Another great American artist whose career was cut short, yet Keith Haring’s distinct style and images defined the 1980s and remain iconic today.
Born May 4th, 1958 in Pennsylvania, Keith Haring developed a love of art and cartooning at a young age. Like many of our great artists, Haring was bored in school but eventually found his calling at the School of Visual Arts in New York City.
It wasn’t the classroom where he found inspiration, but he was instead drawn to the thriving alternative arts community developing in the galleries and on the streets of New York City in the 1980s.
In 1980, Haring found a highly effective medium that allowed him to communicate with a wider audience, when he noticed that unused advertising panels in subway stations were covered with matte black paper. He began to create drawings in white chalk on these blank paper panels throughout the subway system.
Between 1980 and 1985, Haring produced hundreds of these public drawings in rapid rhythmic lines, sometimes creating as many as forty “subway drawings” in one day. This seamless flow of images became familiar to New York commuters, who often would stop to engage the artist when they encountered him at work. The subway became, as Haring said, a “laboratory” for working out his ideas and experimenting with his simple lines.
Those same drawings would go on to become Haring’s defining images that we know see on products of all shapes and sizes.
Sadly, as iconic as his images are, many people today don’t know Haring by name. The art has become larger than the man.
They don’t know that Haring was one of the first and most notable openly-gay artists in the 1980s. They don’t know that he created one of NYC’s most well known murals, Crack is Wack, on the FDR bridge or that he painted on the Berlin wall three years before it fell. Nor do they know that Haring completed over 50 public art projects in over a dozen cities around the world, many of which were created for charities, hospitals, children’s day care centers and orphanages.
But most importantly, too many people do not realize the awareness Haring’s art brought to gay rights and AIDS during the 1980s.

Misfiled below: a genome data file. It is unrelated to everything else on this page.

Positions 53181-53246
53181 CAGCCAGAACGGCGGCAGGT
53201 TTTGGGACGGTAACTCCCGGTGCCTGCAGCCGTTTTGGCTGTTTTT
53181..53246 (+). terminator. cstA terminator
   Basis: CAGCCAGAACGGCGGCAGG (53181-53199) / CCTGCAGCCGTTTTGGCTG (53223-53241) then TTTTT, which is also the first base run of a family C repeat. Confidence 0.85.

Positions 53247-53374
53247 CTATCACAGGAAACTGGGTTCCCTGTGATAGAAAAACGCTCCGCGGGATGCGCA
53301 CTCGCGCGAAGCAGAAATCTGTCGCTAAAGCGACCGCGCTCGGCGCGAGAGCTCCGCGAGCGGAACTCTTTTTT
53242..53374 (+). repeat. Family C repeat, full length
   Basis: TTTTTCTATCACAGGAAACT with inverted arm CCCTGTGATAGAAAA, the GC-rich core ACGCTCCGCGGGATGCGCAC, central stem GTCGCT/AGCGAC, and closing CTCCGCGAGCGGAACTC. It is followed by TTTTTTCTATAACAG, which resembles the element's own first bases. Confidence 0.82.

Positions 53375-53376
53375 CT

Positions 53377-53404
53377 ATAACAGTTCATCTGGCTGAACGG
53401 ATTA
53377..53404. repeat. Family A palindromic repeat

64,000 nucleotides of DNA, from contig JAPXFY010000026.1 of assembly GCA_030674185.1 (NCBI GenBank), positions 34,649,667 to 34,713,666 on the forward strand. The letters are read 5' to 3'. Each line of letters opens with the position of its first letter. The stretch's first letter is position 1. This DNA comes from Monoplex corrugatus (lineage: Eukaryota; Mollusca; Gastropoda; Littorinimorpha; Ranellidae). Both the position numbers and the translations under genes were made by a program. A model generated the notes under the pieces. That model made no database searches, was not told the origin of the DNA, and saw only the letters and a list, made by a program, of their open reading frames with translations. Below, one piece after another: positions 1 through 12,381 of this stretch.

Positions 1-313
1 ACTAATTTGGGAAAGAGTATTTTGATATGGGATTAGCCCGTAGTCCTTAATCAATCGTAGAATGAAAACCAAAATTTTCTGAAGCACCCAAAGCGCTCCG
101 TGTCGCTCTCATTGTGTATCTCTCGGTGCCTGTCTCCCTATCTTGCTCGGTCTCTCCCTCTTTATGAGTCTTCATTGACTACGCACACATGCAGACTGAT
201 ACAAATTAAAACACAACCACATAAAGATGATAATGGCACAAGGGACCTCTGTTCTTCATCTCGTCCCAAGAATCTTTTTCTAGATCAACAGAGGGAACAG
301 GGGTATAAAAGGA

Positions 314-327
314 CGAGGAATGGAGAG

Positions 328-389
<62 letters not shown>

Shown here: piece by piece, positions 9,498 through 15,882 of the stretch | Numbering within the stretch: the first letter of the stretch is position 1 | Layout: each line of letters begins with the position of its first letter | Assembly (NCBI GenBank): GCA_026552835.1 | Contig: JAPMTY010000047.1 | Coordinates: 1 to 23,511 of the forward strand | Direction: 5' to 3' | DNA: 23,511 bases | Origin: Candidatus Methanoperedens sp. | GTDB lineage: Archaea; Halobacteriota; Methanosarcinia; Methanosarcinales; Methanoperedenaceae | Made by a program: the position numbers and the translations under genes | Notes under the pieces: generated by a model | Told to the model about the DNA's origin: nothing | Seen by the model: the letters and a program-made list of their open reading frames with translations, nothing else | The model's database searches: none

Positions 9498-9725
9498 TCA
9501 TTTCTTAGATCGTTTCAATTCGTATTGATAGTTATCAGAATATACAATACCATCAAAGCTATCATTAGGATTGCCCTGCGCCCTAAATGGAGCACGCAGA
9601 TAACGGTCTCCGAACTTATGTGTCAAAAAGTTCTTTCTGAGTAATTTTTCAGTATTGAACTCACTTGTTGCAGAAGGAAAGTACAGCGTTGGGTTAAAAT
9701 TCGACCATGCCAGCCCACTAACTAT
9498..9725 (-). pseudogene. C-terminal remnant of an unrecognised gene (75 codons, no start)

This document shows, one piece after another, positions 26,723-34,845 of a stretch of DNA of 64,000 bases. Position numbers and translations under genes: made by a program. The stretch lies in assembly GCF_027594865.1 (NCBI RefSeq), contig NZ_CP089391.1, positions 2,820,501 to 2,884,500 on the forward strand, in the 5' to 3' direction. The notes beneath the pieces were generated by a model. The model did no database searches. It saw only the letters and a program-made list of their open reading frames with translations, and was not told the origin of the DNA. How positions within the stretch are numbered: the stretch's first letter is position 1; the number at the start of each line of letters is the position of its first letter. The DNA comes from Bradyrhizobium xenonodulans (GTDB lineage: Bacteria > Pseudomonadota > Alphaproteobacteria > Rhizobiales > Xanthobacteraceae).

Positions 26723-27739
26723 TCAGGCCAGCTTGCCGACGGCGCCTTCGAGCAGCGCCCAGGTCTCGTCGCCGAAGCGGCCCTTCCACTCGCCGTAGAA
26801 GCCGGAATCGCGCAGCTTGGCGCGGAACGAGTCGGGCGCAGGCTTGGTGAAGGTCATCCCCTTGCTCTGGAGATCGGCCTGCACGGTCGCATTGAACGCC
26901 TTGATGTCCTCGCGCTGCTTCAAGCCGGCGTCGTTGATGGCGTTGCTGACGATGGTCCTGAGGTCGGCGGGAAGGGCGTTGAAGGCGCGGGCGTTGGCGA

Haring was diagnosed with AIDS in 1988. In 1989, he established the Keith Haring Foundation, its mandate being to provide funding and imagery to AIDS organizations and children’s programs, and to expand the audience for Haring’s work through exhibitions, publications and the licensing of his images. Haring enlisted his imagery during the last years of his life to speak about his own illness and generate activism and awareness about AIDS.
Haring’s diagnosis was never a secret; it was public knowledge and an accepted part of his persona in the media. Those publicly shared thoughts were reflected, often with more depth, in his work. Despite all the fear that led up to his diagnosis, in some ways Haring found his impending death liberating.
What I find incredibly inspiring is that it actually pushed him to produce more work as quickly as possible.
In a 1989 interview with Rolling Stone magazine, Haring stated, “That’s the point that I am at now, not knowing where it stops but knowing how important it is to do it now. The whole thing is getting more articulate. In a way it’s really liberating.”
That’s amazing. I can’t even imagine, but in some ways it makes sense.
So, while Haring’s work and style may seem simple and cartoonish, the next time you see something of his, take a moment and really take it in. You’ll come to see the themes of love, sexuality, aids, death, crack and apartheid.
You’ll also come to see why I find Haring so inspiring and why his work continues to be so iconic today, decades after his death.